April 28, 2017 at 5:00 am ET
A new of wave innovation is sweeping across the nation, creating new jobs and opportunities for millions of Americans.
This can be seen in places like Provo, Utah, which has a thriving startup ecosystem, including companies focused on security, on-demand services and business management software.
It can be found in Detroit, which is building an economic recovery story fueled in no small part by entrepreneurship and investment in automotive tech.
It is happening in Charleston, S.C., the home of the Silicon Harbor, which is churning out some of the fastest growing companies in America.
And it can be seen in Cleveland — a “comeback city” — where startups are breathing new life into the trucking, distribution and manufacturing businesses that are part of the city’s legacy.
This is just the tip of the iceberg. Innovation and the startup culture is of course at the heart of traditional technology hubs like Silicon Valley, Boston, Austin, New York and Seattle. But this entrepreneurial spirit is also being embraced in 25 other “Next in Tech” cities, including Nashville, Tenn., New Orleans, Madison, Wis., Richmond, Va., and Cincinnati. In fact, 48 percent of the startups that are established or growing are located outside of the 35 largest metro areas, clearly indicating that economic dynamism is spreading.
Yet, at a time when there is considerable economic uncertainty, more can and should be done to ensure that the benefits of innovation extend to more places across America.
The question is what should be done?
A recent study by TechNet and the Progressive Policy Institute found that if policymakers at the federal, state and local levels put in place pro-startup policies as part of a larger innovation agenda, we could add 1 million new jobs to the American economy every year.
Such a broader innovation agenda includes four primary pillars.
First, our nation must launch a skills initiative to ensure that our young people have the tools and experience to take advantage of the opportunities that the digital economy provides. This begins with ensuring that computer science and other STEM (science, technology, engineering and math) subjects are taught in every school in America. It also includes technology training programs for those in high school and community college, as well as retraining programs for those workers who want to transition into tech mid-career.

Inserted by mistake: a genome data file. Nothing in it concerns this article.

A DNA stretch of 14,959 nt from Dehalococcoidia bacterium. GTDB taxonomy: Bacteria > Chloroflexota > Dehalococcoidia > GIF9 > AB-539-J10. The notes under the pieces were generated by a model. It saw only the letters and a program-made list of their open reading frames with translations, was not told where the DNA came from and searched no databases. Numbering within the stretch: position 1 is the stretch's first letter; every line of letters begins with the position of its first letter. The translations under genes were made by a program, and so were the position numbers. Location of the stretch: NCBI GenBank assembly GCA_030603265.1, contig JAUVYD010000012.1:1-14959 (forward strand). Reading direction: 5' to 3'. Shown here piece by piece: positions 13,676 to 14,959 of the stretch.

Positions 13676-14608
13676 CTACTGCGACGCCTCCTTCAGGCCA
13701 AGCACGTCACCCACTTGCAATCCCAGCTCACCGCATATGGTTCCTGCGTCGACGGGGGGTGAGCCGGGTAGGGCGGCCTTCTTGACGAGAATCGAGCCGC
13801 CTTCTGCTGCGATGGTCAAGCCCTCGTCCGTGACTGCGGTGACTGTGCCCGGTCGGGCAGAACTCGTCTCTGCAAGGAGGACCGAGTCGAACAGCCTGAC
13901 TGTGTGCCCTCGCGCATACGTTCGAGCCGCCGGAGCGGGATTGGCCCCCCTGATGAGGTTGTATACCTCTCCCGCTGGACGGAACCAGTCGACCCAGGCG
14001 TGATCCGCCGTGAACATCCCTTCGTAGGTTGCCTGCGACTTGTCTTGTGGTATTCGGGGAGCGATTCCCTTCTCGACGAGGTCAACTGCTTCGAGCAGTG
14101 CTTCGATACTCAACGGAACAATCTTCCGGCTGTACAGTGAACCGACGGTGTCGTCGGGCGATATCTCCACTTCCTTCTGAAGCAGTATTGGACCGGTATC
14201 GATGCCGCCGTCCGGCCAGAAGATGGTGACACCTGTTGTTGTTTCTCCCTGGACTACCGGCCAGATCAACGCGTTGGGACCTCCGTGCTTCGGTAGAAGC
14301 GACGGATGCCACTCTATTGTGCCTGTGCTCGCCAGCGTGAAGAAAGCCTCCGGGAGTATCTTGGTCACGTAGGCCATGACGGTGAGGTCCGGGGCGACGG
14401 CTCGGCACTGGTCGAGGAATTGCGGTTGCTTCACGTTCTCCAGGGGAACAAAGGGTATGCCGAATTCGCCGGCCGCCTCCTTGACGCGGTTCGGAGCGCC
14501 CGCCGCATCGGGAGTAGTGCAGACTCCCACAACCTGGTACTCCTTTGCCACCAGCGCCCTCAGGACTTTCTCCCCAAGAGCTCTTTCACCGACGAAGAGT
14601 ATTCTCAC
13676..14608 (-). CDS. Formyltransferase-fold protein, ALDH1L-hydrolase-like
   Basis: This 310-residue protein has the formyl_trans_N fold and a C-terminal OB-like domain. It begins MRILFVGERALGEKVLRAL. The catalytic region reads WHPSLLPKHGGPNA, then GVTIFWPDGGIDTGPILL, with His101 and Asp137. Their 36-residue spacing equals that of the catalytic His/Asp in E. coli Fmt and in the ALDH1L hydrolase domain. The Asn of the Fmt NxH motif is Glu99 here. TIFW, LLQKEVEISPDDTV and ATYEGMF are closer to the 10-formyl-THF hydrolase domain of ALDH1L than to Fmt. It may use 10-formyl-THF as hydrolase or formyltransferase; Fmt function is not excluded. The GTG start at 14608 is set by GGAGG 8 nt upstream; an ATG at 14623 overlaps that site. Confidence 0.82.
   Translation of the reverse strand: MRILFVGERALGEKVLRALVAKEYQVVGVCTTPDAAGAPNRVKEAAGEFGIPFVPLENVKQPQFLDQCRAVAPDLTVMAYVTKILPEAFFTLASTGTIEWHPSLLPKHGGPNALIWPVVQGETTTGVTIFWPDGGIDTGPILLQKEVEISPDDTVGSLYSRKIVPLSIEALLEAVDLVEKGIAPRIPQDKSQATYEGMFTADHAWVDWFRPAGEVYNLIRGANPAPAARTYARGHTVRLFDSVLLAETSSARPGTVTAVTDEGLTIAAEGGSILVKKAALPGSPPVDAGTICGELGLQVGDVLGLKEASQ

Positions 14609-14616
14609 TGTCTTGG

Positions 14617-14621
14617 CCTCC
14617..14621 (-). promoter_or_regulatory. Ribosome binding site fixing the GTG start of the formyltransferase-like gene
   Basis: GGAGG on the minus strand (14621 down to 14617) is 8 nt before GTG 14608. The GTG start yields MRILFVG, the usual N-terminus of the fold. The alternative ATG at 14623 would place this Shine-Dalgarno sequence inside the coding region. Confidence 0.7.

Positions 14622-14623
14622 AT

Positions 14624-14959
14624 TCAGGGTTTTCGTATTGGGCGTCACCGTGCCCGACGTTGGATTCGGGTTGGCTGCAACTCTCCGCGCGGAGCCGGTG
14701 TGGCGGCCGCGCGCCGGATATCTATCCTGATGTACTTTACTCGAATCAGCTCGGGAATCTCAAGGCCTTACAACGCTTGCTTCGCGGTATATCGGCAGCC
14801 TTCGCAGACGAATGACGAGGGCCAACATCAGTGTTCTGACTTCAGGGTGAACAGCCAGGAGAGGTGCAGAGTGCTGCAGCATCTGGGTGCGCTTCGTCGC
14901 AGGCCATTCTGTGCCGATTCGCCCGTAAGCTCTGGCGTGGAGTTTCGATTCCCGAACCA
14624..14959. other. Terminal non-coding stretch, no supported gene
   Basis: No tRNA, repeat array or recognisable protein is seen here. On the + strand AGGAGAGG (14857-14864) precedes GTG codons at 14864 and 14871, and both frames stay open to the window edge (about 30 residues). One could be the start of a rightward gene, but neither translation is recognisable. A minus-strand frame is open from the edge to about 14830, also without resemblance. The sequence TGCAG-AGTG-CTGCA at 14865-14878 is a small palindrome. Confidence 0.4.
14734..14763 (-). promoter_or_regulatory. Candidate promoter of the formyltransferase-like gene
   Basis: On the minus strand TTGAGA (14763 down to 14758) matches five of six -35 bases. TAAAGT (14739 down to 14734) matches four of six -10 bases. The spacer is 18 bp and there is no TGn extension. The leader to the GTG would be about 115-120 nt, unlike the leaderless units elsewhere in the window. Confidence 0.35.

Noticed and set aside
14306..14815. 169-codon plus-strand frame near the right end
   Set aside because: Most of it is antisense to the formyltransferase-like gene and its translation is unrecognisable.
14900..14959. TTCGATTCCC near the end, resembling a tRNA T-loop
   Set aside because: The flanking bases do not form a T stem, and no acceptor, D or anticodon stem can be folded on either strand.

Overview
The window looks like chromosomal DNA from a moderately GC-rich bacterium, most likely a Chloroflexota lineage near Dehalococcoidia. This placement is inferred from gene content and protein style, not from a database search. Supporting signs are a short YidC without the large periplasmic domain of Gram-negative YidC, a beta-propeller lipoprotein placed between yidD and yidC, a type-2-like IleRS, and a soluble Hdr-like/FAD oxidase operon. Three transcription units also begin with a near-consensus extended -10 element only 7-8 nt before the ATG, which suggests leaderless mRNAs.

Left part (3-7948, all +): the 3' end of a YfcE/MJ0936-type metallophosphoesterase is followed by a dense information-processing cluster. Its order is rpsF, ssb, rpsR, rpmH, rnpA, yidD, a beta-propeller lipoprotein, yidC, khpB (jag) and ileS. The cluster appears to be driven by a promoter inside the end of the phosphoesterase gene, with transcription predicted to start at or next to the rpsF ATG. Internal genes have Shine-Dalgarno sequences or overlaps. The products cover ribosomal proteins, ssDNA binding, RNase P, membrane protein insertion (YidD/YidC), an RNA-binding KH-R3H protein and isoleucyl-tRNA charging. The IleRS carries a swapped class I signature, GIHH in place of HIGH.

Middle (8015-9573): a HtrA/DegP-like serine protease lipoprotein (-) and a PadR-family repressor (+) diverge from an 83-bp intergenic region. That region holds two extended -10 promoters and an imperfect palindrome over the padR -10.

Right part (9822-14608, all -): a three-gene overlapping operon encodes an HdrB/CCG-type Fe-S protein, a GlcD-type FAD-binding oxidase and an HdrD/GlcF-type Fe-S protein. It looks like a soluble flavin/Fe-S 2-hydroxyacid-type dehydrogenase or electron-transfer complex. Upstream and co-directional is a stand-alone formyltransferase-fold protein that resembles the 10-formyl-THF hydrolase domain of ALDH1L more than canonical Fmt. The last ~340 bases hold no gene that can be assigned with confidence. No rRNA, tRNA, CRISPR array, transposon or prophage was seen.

Second, we must support startups and entrepreneurship. Why? Because startups have the unique ability to grow from 1-2 jobs to 500 or 1,000 or 10,000 jobs or more. The fact is that high-growth startups create jobs faster than traditional companies, and many of those jobs pay well above median wages. According to Census Bureau data, firms in their first five years of life in 2014 created 2.2 million jobs, even after netting out failures and closures. By comparison, firms older than five years created only 450,000 jobs. So, startups created jobs at more than five times the rate of traditional companies. It’s clear that if we want to create more good-paying jobs across the country, we have to do all we can to nurture these companies.
We must ensure that leaders at the federal, state and local level reduce the regulatory burden on these young companies. We must also ensure that they have access to capital through crowdfunding, access to overseas markets and access to engineering talent. That includes high-skilled immigration reform. Immigrants or the children of immigrants have started more than 40 percent of Fortune 500 companies. These companies employ more than 10 million people. It is imperative that we do more as a nation to ensure that entrepreneurs are welcome to create jobs in America.
Third, our leaders in Washington must find a way to pass meaningful tax reform. The fact is that there is a window of opportunity now to tackle this challenge. There’s no question tax reform is difficult. But right now there is upwards of $3 trillion of overseas earnings that could be invested here at home to put more Americans to work. This is an opportunity that cannot be squandered.
Over the past two decades, the iconic companies and dynamic startups that form the innovation economy have driven a digital transformation that has changed companies, communications and commerce. Technology used to be an industry, but now it’s the underpinning of every industry.
Across the nation, entrepreneurs are finding ways to create jobs and opportunities for workers in their communities. Our leaders in Washington must do the same and create more opportunities for more Americans by approving an innovation agenda.
Linda Moore is the president and CEO of TechNet, which held its annual Washington fly-in – TechNet Day – on April 27.
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